54            std::chrono::steady_clock::now() - startTime).count();
55        int returned = multiply(arg);
56        result.push_back({time, returned});
57    };
58
59    // Use the cancellable wrapper
60    auto cancel = cancellable(log, args, interval);
61
62    // Sleep to simulate the interval before cancelling the repeated function calls.
63    std::this_thread::sleep_for(std::chrono::milliseconds(cancelTime));
64
65    // Stop the repeated function execution.
66    cancel();
67
68    // Log the results stored in the output vector.
69    for (const auto& entry : result) {
70        std::cout << "Time: " << entry.first << " ms, Returned: " << entry.second << std::endl;
71    }
72
73    return 0;
74}
75
1/**
2 * Creates a cancellable function that executes repetitively at a specified interval.
3 * @param fn - The function to be executed.
4 * @param args - The arguments to be passed to the function.
5 * @param interval - The time interval in milliseconds at which the function is to be executed.
6 * @returns A cancel function that, when invoked, stops the repeated execution.
7 */
8function cancellable(fn: (...args: any[]) => void, args: any[], interval: number): () => void {
9    // Call the function with the provided arguments immediately.
10    fn(...args);
11
12    // Set up an interval to call the function repeatedly at the given time interval.
13    const timerId = setInterval(() => fn(...args), interval);
14
15    // Return a function that can be used to clear the interval and stop repeating the function.
16    return () => clearInterval(timerId);
17}
18
19// Example usage:
20
21// Output array to capture the results of the function calls.
22const result: Array<{ time: number; returned: number }> = [];
23
24// The function to be repeatedly invoked, here to multiply its first argument by 2.
25const multiply = (x: number) => x * 2;
26
27// Arguments to the function, interval between function calls, and time after which to cancel.
28const args = [4];
29const interval = 20;
30const cancelTime = 110;
31
32// A wrapped logging function that stores the time and result of each function call.
33const log = (...argsArr: any[]) => {
34    const time = Date.now() - startTime; // Calculate elapsed time.
35    const returned = multiply(...argsArr);
36    result.push({ time, returned }); // Store the time and returned value.
37};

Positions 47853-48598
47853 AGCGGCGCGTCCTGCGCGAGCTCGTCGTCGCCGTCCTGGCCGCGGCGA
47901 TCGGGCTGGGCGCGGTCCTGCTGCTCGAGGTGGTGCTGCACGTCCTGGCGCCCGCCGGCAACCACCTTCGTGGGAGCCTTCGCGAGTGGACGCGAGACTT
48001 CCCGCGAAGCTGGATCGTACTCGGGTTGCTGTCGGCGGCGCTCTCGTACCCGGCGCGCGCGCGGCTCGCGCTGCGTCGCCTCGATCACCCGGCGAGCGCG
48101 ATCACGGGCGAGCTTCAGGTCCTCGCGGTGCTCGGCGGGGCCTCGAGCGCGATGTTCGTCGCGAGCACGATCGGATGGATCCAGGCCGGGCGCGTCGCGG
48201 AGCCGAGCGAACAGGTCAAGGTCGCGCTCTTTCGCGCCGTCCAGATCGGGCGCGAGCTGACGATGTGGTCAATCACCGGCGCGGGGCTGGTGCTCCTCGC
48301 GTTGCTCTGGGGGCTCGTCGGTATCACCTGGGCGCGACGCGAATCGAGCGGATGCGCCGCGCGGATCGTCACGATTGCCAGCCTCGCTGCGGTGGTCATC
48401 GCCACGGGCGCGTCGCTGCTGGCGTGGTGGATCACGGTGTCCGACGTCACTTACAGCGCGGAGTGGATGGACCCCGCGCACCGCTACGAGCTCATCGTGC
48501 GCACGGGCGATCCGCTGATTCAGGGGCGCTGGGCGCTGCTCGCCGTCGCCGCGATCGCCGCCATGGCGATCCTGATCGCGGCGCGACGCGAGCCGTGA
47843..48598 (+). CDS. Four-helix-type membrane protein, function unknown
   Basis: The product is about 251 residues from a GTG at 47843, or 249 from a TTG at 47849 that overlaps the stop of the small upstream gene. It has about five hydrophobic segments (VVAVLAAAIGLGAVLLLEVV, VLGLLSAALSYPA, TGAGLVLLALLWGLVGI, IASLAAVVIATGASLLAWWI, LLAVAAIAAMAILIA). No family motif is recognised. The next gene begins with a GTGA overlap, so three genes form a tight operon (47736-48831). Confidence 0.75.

38
39// Record the start time of the operation.
40const startTime = Date.now();
41
42// Use the cancellable wrapper
43const cancel = cancellable(log, args, interval);
44
45// Set up cancellation to stop the function calls after a certain time.
46setTimeout(() => {
47    cancel(); // Stop the repeated function execution.
48    console.log(result); // Log the results stored in the output array.
49}, cancelTime);
50

Time and Space Complexity

Time Complexity

The time complexity of the cancellable function mainly depends on the interval (setInterval) at which the provided function fn is repeatedly executed. Since fn is called every t milliseconds, and assuming that the function fn itself has a constant time complexity O(1), the total number of invocations of fn until the interval is cleared is approximately cancelT / t.

However, the complexity of setInterval cannot be considered in traditional time complexity terms because it's an asynchronous operation that depends on the runtime environment's event loop and task scheduling. If we consider the number of times fn is invoked as the measure of time complexity, then it can be expressed as O(cancelT / t).

In the example code, the setTimeout() callback just clears the interval and outputs the result, which operates in O(1) time since it's just cleanup and a single console.log operation.

Space Complexity

The space complexity of the function is O(1), as there is a fixed number of variables (time, fn, args, t) and no additional space that grows with the input size is allocated during the execution of the function. The space taken up by the interval ID, returned by setInterval, does not depend on the size of the input.

The console output or storing of results in an array, as shown in the example, will grow over time with O(cancelT / t) space complexity since it's adding a result every t milliseconds until cancelT milliseconds have passed. However, this isn't accounted for in the cancellable function itself, but rather in the external result array logic demonstrated in the example usage.

Note that the actual space complexity can be different if fn itself uses additional space from the args, but based on the given function (fn = (x) => x * 2) and execution in the example (which maintains constant space), we consider the cancellable function standalone without external side effects.